NOT many players get to play for two of the country’s leading counties when it comes to elite amateur golf as Colin Roope has.
And despite Hampshire missing out on the English County Finals two years running – after winning three South East Qualifiers in a row under his two predecessors – Blackmoor member Roope will still look back on his two years in charge as Hampshire captain with immense pride.
He inherited the mantle of leading the Hampshire, Isle of Wight and Channel Islands from Martin Young in 2017, shortly after the Brokenhurst Manor stalwart had led them to the English County Championship for the first time in 21 years.
So Roope, who is a director at a leading recruitment company based in Weybridge, was always up against it in trying to maintain Hampshire’s incredible run of reaching the English Finals in seven of the preceding 11 years.
But ever since Roope moved from Surrey to Hampshire some four years ago, he has left his mark wherever he has played golf.
He joined an elite club of players to have won two Order of Merits for different counties when he captured the Cullen Quaich, by topping the Hampshire Order of Merit in 2018 – having claimed the Surrey equivalent in 2006.
Roope appeared for Surrey in two English County Finals in 2005 and 2006, and was part of the winning Hampshire team three years ago – a boast only the likes of amateur legend Gary Wolstenholme, who represented Leicestershire and Gloucestershire, can claim.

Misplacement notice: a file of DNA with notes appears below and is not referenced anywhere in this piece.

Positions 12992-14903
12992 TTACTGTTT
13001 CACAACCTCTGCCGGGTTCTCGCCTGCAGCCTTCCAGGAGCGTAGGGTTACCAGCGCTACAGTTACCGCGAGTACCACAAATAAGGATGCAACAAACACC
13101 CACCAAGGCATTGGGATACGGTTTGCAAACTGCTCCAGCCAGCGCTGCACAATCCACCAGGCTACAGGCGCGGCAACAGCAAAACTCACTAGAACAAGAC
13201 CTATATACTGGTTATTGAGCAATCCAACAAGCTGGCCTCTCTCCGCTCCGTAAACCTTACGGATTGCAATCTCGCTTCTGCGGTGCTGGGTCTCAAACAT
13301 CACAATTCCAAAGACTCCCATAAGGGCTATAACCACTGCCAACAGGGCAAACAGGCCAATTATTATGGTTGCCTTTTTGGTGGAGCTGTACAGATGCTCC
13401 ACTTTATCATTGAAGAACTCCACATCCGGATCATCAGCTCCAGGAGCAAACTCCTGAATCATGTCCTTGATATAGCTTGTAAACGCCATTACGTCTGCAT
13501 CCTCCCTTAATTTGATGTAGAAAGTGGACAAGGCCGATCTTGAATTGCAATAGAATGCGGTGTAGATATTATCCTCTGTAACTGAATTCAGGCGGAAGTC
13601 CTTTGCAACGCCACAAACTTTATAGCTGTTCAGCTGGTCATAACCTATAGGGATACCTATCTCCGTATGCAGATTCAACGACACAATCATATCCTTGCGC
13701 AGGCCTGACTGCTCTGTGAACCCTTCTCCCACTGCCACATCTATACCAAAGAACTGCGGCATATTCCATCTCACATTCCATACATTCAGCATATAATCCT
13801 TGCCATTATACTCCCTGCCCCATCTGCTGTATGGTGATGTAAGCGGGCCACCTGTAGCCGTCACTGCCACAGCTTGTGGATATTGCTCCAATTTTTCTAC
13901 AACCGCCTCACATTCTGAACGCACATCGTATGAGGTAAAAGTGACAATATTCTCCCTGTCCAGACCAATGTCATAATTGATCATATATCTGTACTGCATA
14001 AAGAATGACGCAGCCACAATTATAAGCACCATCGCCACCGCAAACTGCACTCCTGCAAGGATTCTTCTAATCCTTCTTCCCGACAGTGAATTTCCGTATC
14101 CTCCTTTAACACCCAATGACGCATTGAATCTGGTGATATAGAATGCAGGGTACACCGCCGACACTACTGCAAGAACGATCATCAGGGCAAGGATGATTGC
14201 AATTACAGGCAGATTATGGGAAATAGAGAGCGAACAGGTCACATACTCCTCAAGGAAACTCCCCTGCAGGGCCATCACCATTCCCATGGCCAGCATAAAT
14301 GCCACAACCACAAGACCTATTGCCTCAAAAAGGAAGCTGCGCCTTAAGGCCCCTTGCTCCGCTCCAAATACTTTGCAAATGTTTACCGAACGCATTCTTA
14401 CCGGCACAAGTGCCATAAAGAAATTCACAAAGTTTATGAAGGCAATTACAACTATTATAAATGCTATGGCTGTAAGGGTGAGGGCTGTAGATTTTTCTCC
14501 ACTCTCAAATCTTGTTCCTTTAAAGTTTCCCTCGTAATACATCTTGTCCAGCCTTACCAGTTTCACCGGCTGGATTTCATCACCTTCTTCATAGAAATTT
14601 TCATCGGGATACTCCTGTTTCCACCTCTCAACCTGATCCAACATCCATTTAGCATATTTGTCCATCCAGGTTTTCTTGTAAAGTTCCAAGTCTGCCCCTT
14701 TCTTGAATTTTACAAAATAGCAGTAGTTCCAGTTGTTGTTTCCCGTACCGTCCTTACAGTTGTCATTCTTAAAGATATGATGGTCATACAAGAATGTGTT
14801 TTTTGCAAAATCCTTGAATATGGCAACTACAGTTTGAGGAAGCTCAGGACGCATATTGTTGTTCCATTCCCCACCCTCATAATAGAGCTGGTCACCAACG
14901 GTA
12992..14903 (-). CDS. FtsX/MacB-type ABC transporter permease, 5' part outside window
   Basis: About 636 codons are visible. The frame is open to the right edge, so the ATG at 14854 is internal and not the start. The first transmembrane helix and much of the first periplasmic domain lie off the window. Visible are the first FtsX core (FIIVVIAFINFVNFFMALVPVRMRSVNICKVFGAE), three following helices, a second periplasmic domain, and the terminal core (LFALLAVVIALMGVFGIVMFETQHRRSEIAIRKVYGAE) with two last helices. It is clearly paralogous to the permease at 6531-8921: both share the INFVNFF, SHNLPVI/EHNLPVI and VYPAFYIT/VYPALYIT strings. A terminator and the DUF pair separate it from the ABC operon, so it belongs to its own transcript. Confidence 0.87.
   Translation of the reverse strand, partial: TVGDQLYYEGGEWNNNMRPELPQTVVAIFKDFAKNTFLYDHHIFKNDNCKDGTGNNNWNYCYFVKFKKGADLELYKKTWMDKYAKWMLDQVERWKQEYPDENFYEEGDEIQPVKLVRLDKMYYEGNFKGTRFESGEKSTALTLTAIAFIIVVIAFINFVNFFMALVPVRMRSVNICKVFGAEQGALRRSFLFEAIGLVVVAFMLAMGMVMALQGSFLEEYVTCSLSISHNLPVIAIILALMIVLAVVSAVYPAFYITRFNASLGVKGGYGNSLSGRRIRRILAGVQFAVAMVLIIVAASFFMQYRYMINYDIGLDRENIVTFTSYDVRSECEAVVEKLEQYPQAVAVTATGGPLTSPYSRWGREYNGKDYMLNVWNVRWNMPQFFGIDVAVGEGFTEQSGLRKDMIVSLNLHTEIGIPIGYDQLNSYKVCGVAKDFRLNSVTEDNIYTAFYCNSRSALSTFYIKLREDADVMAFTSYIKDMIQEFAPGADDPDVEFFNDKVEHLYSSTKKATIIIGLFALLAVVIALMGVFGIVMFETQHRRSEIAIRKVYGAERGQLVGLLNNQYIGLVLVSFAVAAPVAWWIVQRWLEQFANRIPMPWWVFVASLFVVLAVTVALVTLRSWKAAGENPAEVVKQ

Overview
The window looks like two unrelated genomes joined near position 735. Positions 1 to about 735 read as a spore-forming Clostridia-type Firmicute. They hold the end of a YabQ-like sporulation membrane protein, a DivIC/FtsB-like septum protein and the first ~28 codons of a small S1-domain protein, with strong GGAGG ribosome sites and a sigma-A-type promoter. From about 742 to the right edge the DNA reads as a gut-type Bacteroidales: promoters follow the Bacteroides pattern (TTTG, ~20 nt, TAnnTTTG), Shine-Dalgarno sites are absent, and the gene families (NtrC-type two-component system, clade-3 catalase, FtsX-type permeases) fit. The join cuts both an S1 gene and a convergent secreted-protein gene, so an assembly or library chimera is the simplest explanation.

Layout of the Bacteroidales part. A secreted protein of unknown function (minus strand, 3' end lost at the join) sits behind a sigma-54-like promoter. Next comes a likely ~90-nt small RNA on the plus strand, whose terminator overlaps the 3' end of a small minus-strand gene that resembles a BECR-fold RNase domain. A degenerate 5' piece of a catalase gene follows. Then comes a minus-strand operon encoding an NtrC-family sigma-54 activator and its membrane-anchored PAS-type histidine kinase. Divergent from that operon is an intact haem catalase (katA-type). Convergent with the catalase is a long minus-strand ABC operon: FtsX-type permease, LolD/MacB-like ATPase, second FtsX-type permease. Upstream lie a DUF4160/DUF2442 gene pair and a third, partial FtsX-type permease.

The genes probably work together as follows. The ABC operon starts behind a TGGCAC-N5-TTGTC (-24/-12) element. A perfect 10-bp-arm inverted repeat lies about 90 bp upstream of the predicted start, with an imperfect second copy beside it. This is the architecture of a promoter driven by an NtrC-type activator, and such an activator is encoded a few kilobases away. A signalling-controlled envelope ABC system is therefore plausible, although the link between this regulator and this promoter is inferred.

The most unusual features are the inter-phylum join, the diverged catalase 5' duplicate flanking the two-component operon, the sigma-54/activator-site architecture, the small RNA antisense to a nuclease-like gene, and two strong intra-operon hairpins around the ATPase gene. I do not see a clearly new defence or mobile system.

Young had been desperate to get his hands on the English County Championship having been on the losing side seven times in the previous 15 years.
After taking over as a playing captain at the start of 2018, Roope maintained it was important to try to reach the South East League Final for the third time in nine years.
That ambition recognised the growing strength of the other 10 counties contesting the annual South East Qualifier, spurred on by Hampshire’s domination over the previous decade and a half.
While Hampshire, Isle of Wight and Channel Islands did claim the South Division title two years ago, Roope’s line-up for the final against Essex was hit by the number of players returning to college golf in the States that autumn.
His inexperienced team only lost on the last green though. But last summer’s draw against Sussex, having been 4-0 up after the foursomes at North Hants, stalled Hampshire’s hopes of getting another crack at winning the Daily Telegraph Salver – for the 10th time since the competition began in 1964.
With a heavy workload, and the young family man’s weekend diary crammed with golfing commitments, Roope decided to hand over the captain’s badge.
Last year’s beaten finalist at the Hampshire, IoW & CI Amateur Championship can still play a crucial role as a player – if he can overcome the shoulder injury that plagued him in 2019.
Roope said: “I gave it my best shot as captain and am proud of the players. After playing in the English Finals, we went seven league matches unbeaten – and only lost to Essex on the 18th in the last game in the South East Final, in 2018.
“We won three foursomes sessions out of four in 2019 compared to two in my first season. But we only won one of the singles sessions whereas we didn’t lose a single afternoon session in 2018.
“It was just a shame we let it slip in the singles against Sussex – after that draw, it was always going to be hard to win away at Surrey.
“But the game comes down to fine margins more than ever as our record shows during my captaincy.”
“Twelve months earlier at Orsett, we played great – B.B.&O. just played that bit better to beat us. And that can happen in a group that is tougher than the other three qualifiers in my opinion.”